Berrios and Del Valle, however, have a 5-year-old daughter, and they wanted her to grow up in Puerto Rico, immersed in their culture and away from the "messed-up shit," like the uptick in school shootings, that riddles the U.S. Del Valle describes their return as bittersweet; Berrios adds that, because of the continued decline in quality of life of Puerto Ricans — more than 40% live in poverty — "there's a melancholy."
"The U.S. is the land of opportunity, and Puerto Rico is kind of messed up. But I choose home," she says. "I'm going to have to probably hustle both places anyway. Why not be home and just try and make it a better place? There's no really other better option."
Last night, PAPER spoke with the Buscabulla founders about all that went into "Vámono," and in the process, they shed some light on what to expect from their debut LP, out early next year.
It looks like a lot went into the creation of this video; the intricacy of design in the outfits, the float.
Raquel: When we were trying to develop the Hatillo masks, we kept on [finding] that either seamstresses had died, and a lot of people had left the island. The resources to make these celebrations happen... you can kind of see how they're slowly [disappearing]. Seamstresses, in particular — you don't really see a lot of younger people taking on the kind of confection of these sort of dresses.
Luis: We worked with two local seamstresses and production-world seamstress. The two local seamstresses are the ones that actually make the dresses for the carnivals, and one of them is 76.
Raquel: And she's started to get arthritis. You can kind of see how she's losing steam — but she was excited to do it.
Luis: And neither [seamstress] has an apprentice or anybody who's under them; it's just them. [The craft] might leave with them. It's one of those things where, little by little, those things, they disappear along with the people who are here.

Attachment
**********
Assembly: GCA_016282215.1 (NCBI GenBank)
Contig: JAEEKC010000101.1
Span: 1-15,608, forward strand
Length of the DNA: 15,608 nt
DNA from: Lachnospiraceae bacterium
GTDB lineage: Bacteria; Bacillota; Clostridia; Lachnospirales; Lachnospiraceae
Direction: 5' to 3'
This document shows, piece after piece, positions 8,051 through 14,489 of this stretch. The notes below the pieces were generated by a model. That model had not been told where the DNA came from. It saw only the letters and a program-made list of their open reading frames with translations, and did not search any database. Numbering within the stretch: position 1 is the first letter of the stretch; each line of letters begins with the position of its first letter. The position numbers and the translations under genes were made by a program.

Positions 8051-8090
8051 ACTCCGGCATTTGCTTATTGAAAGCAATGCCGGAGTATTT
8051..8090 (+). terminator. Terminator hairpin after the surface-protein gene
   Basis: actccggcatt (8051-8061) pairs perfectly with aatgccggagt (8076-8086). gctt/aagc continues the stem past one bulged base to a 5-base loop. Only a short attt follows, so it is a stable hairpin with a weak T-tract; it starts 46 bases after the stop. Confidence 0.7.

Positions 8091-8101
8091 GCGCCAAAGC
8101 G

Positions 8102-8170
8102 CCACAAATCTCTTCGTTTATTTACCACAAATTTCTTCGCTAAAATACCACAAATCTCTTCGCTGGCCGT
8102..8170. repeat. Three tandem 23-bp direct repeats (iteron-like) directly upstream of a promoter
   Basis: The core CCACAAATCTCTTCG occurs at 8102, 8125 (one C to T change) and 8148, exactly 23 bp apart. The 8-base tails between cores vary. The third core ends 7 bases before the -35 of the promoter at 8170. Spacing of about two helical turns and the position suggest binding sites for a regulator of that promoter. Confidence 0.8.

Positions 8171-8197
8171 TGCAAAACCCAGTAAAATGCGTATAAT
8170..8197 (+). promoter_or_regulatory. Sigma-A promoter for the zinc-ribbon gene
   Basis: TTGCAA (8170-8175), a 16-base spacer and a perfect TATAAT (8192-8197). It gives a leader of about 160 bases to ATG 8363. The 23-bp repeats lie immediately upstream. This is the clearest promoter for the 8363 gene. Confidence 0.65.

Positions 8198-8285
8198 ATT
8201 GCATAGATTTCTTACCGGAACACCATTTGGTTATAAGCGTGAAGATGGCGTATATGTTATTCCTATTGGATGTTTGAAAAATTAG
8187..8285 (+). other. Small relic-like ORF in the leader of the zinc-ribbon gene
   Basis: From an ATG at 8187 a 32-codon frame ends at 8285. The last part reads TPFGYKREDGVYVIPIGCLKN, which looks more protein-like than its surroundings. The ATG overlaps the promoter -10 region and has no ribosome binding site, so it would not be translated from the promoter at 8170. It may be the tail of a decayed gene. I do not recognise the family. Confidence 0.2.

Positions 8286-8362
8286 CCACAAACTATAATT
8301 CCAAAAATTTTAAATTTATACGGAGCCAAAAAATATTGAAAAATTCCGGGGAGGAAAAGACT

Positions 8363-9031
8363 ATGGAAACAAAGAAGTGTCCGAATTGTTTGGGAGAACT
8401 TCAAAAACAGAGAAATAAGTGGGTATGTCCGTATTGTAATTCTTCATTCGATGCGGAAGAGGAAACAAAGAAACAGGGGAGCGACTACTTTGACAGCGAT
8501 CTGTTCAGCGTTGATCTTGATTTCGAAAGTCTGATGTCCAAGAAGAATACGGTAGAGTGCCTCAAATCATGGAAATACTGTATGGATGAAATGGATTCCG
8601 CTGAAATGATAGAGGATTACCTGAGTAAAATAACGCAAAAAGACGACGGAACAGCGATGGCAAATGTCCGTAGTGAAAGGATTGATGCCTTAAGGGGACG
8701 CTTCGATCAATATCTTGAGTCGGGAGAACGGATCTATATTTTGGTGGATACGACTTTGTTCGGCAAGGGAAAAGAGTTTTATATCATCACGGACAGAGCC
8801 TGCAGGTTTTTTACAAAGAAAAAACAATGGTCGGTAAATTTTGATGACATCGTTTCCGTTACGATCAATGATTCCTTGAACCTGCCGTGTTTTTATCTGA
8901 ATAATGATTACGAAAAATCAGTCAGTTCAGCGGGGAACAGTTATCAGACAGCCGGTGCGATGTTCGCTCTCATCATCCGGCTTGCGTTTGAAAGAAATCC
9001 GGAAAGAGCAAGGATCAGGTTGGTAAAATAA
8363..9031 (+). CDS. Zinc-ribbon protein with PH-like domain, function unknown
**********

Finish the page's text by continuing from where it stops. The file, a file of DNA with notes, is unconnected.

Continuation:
How did you find a float?
Luis: When we were looking around for seamstresses, we found Ana in Manatí, who does the dresses for the Hatillo gangs. We told her about this idea that we had and she said, "You should talk to this guy, Pito." He's like the leader of this gang called Los Abusadores, and she said, "I think he might not be doing his thing this year. I'm sure he'll be down to help."
These are people with jobs, working-class backgrounds. They're basically working their entire lives. And we were sort of going in there and trying to say, "Look, we're trying to make this weird art project, can you make this with us?" And Pito was actually a really curious case because he [said this year he] made a promise to god that he wouldn't [participate] because things weren't going well economically. The day after that promise, [he] got a bunch of offers in for work. So [he told us], "I'm not doing it this year, and the float is staying there, so if you want to use it, it's all yours — and I'll help you decorate it."
Raquel: He's been doing it for 15 years. They call them gangs, but technically they're really just a gang because they all dress the same and they're all coordinated with their floats. They're like a team; his is like 100 people.